Monday, October 26, 2009

Homemade Bread Baking 101

I have been grinding grain and making whole wheat bread for 15 years and throughout the years I have learned many, many lessons. I believe these tips will work for bread no matter whether you use freshly ground flour or store bought flour but the comment I get over and over is "how do I make my whole wheat bread less of a brick" so the emphasis will be on helping with whole wheat breads.

A few beginning pointers to help you no matter which recipe you use:

1. Allow the yeast to grow with 1/3 - 1/2 of the flour before adding other ingredients
2. Don't add the other ingredients until the sponge has fallen
3. Don't add the oil, honey and salt directly to the yeast mixture - buffer with more flour
4. Use the window test to determine if the dough has been kneaded sufficiently
5. Use the log method to shape the loaf
6. Use a thermometer to test for doneness

4 Loaves of Whole Wheat Bread
(Note: If you are using anything other than a Bosch Universal to knead your bread cut the amounts in half to make 2 loaves instead of 4.)

Put 6 cups of flour, 5 cups of water and 2 tablespoons of instant yeast in a mixing bowl. Mix for a couple of minutes to incorporate. Shut the mixer off and let the yeast grow in the flour and water mixture (sponge) for at least 30 minutes but I have found that if you leave it until it begins to "fall" then the yeast is ready to jump into action and you will get a lighter loaf. Here you can see the dough at full rise in the bowl
In the second picture, hopefully you can see that once the yeast has expired the sponge will deflate.

Once this occurs I add another 6 cups of flour and make sure that all the sponge is covered by the flour to buffer the yeast from the rest of the ingredients. Salt, oil and honey mixed directly with the yeast can cause the barrier of the yeast cells to break and the yeast dehydrates and dies.

I then add 2/3 up honey, 2/3 cup olive oil and 4 ts Celtic sea salt and mix just to incorporate. Add more flour and mix very briefly until you can see that the sides of the bowl are being cleaned up. I usually use around 14 cups of flour total but that will change with the weather. If it is raining I use more. Also the type of flour you use will make a big difference. This takes practice to know just when the dough had had enough flour added but the more you make bread, the keener your intuition will become.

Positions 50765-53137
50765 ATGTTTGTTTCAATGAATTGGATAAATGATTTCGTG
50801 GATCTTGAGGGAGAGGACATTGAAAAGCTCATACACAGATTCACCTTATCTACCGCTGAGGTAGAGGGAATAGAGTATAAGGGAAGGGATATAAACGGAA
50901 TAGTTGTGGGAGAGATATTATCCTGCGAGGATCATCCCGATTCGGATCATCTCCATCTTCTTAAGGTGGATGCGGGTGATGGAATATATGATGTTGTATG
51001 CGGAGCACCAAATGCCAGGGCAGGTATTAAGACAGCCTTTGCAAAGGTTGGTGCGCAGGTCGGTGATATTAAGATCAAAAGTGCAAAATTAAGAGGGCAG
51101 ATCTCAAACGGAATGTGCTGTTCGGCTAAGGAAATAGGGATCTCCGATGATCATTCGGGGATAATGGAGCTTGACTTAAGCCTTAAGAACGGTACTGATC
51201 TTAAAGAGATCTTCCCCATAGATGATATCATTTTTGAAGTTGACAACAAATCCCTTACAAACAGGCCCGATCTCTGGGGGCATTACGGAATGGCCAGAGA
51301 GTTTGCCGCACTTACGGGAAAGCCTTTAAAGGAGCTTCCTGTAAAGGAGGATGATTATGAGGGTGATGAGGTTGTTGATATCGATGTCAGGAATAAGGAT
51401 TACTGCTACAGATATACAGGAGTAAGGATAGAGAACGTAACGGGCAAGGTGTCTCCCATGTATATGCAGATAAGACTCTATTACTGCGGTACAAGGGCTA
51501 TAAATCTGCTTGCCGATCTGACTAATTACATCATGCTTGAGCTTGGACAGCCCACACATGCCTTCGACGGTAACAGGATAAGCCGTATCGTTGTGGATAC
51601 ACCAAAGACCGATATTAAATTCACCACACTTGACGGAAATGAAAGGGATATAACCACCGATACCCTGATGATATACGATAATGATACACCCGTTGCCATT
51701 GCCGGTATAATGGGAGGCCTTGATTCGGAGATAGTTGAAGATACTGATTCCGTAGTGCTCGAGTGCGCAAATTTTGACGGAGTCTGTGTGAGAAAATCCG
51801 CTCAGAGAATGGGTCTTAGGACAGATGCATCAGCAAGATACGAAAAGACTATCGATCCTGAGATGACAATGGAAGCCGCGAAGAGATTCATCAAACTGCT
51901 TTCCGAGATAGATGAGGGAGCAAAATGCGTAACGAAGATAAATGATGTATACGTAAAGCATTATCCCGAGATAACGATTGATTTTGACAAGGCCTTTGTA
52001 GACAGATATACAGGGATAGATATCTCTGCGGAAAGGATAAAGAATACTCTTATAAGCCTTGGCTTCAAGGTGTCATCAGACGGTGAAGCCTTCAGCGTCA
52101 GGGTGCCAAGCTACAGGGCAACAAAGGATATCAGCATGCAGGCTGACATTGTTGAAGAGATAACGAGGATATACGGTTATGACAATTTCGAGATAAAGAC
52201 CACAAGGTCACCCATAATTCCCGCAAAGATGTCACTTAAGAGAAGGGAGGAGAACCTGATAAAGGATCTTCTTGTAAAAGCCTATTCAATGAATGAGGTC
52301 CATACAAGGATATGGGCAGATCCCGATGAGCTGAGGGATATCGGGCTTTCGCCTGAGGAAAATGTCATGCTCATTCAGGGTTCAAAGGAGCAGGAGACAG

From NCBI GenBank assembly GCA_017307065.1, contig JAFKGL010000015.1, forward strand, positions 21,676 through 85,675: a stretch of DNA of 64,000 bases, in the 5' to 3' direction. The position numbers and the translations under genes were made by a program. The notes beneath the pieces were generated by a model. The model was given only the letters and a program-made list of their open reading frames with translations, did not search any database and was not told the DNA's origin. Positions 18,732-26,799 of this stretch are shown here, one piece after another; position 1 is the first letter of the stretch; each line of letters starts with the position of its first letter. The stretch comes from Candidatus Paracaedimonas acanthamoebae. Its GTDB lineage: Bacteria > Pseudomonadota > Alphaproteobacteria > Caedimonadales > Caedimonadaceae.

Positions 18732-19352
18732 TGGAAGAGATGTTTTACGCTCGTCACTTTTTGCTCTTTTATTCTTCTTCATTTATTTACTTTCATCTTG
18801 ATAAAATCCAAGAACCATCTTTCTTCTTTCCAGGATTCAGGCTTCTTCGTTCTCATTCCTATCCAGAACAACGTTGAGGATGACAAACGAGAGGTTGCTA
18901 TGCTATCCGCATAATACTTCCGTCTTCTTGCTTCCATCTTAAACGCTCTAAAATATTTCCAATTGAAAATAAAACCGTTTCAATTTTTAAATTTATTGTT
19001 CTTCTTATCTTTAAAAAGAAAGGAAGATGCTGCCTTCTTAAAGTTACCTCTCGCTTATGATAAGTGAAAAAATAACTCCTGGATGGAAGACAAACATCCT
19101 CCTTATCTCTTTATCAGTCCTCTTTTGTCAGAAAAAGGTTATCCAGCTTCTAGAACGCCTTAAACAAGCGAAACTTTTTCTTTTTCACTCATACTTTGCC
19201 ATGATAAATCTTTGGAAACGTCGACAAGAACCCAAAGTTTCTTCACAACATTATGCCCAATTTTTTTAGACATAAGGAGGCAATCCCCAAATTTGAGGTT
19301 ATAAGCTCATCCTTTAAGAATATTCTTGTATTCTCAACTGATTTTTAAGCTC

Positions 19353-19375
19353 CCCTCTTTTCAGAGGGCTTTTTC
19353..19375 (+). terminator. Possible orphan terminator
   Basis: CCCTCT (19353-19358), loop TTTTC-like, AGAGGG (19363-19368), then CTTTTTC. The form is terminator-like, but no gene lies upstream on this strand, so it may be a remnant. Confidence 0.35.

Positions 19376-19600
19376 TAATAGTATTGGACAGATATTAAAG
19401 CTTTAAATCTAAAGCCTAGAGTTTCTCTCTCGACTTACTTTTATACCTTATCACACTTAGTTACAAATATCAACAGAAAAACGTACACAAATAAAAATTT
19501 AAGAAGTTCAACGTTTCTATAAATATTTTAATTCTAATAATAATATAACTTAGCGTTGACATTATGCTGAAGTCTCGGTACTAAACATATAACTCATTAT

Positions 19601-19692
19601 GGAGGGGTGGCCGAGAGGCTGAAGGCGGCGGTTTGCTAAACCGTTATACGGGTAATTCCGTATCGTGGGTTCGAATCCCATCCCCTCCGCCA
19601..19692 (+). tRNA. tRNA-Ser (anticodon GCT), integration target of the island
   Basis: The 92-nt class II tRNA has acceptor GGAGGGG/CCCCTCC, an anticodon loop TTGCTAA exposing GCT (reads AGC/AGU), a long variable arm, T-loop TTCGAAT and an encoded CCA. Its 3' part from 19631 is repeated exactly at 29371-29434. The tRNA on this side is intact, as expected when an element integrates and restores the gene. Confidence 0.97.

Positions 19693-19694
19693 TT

Once I have the correct amount of flour in the mix I knead on med for a full 10 minutes. I then take out a small amount of dough, about the size of walnut, and work it a bit to stretch it out. This is called "making a window" and you should be able to see the strands of gluten developed and the dough will not break. This is your sign that the bread has been sufficiently kneaded. If you try to stretch the dough and it breaks, continue to knead for a couple minutes and try again.Oil a straight sided container with oil and place your dough into the container to rise. A container with marking is best so that you can tell when it has doubled in size. When the dough has doubled punch it down a let it rest for approximately 10 minutes. This makes shaping the dough easier. Divide the dough into 4 equal pieces and cover with a towel.

When shaping a bread loaf I like to flatten the dough with my hand into a long rectangle and roll the dough into a log. I think this makes for the lightest loaf. It is important to seal the edges by pinching the seams. Place seam side down in an oiled pan.

Allow the bread to rise to about 1 1/2 times its size or until the top of the bread is even with the top of the pan. Bake in a preheated oven at 350 F for about 30 minutes. The best way to know if your bread is done is to insert a thermometer. The bread is ready when you get a reading of 190-200 F.

Turn the loaf out onto a rack and allow to cool. Cutting the bread while it is hot is not recommended as it ruins the texture of the bread and is not good for the tummy either!

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